The explanation was peculiar for a few reasons. First, it was on a different floor than her apartment. Second, her key obviously would not have worked in his apartment door. Third, the large, red welcome mat outside the door was something her apartment lacked. All clear indications from the onset that something was wrong.
Of course, it wasn’t until after she fired upon him that she realized the truth and the immensity of what she’d done. The Dallas police department, wanting to remain impartial, set out to discover if this was truly just a case of mistaken identity. Was there more to this tale than meets the eye? The department would have no choice, they’d have to find out for sure.
The department issued officer Guyger a warrant for manslaughter and Police Chief Reneé Hall also requested that a blood sample be drawn. They wanted to obtain officer Guyger’s drug and alcohol levels to make sure that she wasn’t impaired when she fired the gun. A full scale, independent investigation was also launched by the Texas Rangers.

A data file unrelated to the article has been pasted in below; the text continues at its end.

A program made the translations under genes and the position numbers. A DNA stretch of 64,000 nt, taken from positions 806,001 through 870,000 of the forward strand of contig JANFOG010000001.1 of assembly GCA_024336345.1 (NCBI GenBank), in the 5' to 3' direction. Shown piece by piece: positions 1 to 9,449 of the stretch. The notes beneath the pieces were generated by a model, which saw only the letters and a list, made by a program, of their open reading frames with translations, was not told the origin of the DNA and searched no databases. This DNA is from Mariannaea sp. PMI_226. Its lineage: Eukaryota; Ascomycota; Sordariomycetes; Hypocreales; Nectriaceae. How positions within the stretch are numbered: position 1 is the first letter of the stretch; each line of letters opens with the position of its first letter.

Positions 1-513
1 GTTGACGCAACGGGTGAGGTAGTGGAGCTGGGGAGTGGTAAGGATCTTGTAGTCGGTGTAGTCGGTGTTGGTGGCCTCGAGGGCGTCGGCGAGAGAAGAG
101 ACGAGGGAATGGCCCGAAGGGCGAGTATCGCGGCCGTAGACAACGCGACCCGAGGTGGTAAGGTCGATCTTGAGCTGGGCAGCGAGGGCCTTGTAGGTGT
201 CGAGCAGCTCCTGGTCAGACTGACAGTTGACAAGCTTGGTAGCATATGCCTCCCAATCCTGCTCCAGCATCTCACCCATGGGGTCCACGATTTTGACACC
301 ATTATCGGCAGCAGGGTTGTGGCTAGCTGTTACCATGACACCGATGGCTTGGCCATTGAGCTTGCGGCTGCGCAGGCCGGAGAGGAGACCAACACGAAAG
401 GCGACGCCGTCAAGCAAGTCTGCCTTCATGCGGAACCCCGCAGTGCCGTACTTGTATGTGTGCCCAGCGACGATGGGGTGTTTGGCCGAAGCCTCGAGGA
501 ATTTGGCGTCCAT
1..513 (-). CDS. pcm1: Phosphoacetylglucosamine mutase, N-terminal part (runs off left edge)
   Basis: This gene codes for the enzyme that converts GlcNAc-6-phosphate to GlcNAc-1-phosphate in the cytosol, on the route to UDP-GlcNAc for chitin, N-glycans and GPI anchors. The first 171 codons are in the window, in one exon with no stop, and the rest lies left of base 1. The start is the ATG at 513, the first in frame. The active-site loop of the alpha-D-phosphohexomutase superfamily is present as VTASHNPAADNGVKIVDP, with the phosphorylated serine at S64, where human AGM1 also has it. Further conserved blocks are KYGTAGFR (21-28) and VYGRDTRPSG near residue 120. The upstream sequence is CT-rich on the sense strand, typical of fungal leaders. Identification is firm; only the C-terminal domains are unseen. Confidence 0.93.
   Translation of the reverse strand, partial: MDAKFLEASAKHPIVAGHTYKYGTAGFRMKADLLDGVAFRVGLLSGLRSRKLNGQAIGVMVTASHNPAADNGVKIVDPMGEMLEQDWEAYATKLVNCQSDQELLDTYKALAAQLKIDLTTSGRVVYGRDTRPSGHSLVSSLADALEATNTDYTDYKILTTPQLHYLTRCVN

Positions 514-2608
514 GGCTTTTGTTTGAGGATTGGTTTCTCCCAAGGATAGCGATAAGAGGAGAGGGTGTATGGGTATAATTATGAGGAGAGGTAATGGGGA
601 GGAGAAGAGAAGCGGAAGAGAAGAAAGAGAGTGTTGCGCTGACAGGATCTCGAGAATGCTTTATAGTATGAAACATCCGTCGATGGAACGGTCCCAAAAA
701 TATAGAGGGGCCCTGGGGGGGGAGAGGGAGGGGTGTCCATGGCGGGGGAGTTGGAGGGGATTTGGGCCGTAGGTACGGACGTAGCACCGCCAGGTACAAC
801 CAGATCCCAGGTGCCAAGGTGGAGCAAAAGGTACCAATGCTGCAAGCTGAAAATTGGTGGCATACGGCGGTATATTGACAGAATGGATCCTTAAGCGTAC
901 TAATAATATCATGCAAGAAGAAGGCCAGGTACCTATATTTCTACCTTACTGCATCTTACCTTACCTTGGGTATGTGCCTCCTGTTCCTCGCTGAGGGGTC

Things Don’t Gel
There were reasons for the Texas Rangers’ involvement. There were a number of things about the case that didn’t quite gel. There was still a good deal of investigation to pursue. In the meantime, the story of Bo’s shooting would have far-reaching consequences and go through a number of twists and turns along the way.
Allie Jean, Bo’s grieving mother, used to speak with her son daily. He would call her in St. Lucia to catch up and see how she was. She had been in New York visiting with her daughter when she received the news and circumstances surrounding Bo’s death.
After college, Bo got a job as an associate in a risk assurance department. He was happy and Allie explained that even though he lived in a gated apartment complex, he trusted everyone. He had no reason to worry about someone knocking on his door, however fervently that knocking sounded. Bo was always friendly, always smiling, and was an all around good person.
Everything Gone Away
“She took away my heart, she took away my soul, she took away everything,” she told NBC News. “He didn’t deserve to die like that. … We were very, very close … We would talk about everything, about politics. Botham loved everyone, and everyone loved him.” This was all corroborated at his funeral by friends and family alike.